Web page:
Lately vs Recently (I saw her as recently as last Sunday)

All these sentences are correct?

  1. I saw her as lately as last Sunday.
  2. I saw her as recently as last Sunday.

What is more usual?

I vote for recently.

Could you please tell me if the these sentences mean:

It was last Sunday that I last saw her.

And, if they are same in meaning, which one is more appropriate?


Hi Tom

Like Mr. Mic, I prefer the sentence with the word recently. Saying “as recently as” is much more common than saying “as lately as”.

Yes, your sentence has the same basic meaning. But, by saying “as recently as”, the fact that it wasn’t at all long ago is stressed.


Thank you, Amy

Last question regarding this thread:

If we try to turn the same sentences into interrogative sense, how would we? I can only turn my sentence :smiley: …but, it does not mean that I have any bias towards Khaan’s sentences :o .

1- When did you see her last?
Ans: It was this Sunday that I saw her last/ I saw her as recently as this Sunday. (Amy, do we agree here?)

Or, yes, maybe there is only one interrogative sentence possible; and that I have written here. Your comments, please!

Hi Tom

I feel uncomfortable saying “this Sunday” when referring to the past — probably because “this” also refers to the future. An alternative is: “this past Sunday
(To refer to the future, you can say “this coming Sunday”.)

Whether a sentence is affirmative, negative or interrogative is normally not a problem when using the word recently.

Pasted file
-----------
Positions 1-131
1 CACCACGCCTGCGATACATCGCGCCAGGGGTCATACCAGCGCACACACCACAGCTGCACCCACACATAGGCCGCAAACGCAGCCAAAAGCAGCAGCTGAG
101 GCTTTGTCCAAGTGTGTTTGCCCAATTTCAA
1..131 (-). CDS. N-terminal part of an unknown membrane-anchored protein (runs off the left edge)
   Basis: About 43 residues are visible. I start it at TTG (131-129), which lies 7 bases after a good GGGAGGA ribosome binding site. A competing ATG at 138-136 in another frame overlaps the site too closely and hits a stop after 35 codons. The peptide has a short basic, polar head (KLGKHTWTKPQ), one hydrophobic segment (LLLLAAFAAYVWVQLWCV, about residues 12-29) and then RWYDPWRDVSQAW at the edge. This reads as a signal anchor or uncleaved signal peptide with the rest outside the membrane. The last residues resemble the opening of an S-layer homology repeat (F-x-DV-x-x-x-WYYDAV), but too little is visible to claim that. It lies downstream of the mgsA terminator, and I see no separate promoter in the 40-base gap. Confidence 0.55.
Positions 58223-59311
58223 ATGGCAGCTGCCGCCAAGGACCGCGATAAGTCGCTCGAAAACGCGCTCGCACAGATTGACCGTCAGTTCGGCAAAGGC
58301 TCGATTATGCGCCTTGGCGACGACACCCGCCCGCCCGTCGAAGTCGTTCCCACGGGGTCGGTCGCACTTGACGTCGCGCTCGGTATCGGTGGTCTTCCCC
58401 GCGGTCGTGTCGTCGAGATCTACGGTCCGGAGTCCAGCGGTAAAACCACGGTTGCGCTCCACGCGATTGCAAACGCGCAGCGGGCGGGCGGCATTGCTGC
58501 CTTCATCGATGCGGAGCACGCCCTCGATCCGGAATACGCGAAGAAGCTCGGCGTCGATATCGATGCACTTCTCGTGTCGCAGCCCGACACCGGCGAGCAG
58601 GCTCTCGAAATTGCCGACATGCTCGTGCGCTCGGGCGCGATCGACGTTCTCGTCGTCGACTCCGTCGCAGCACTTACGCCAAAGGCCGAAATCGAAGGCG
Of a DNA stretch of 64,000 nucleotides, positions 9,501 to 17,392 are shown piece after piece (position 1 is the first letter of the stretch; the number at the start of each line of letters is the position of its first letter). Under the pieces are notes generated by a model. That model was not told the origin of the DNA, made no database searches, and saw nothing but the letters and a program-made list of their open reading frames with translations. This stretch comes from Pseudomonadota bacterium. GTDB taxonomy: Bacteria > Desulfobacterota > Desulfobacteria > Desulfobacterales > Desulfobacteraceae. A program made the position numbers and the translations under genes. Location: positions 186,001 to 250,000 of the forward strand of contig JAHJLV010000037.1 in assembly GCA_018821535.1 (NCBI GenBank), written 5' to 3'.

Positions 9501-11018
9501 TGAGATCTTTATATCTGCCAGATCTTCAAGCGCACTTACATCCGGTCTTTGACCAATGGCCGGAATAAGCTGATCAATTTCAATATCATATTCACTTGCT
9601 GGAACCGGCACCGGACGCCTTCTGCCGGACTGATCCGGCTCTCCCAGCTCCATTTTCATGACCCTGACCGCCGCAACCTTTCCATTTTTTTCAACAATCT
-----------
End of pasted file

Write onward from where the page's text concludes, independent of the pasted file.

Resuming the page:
However, in my opinion, using the word lately can get tricky — especially in affirmative sentences that refer to one specific past action or event. For example:

The boss fired Jack recently.” This sentence is fine and means the same thing as “The boss fired Jack a short time ago.”


The boss fired Jack lately.” / “The boss has fired Jack lately.”
Both of these sentences sound [color=red]wrong to me. Technically speaking, it might not be wrong, but it feels wrong. It sounds too specific for the use of lately.

However, the following sentence sounds grammatically fine to me:
The boss has fired a lot of people lately.” 8)

The difference between this sentence and the previous two is that this last sentence refers to a group of recent events that happened over a period of time (rather than to one specific past event at one specific time).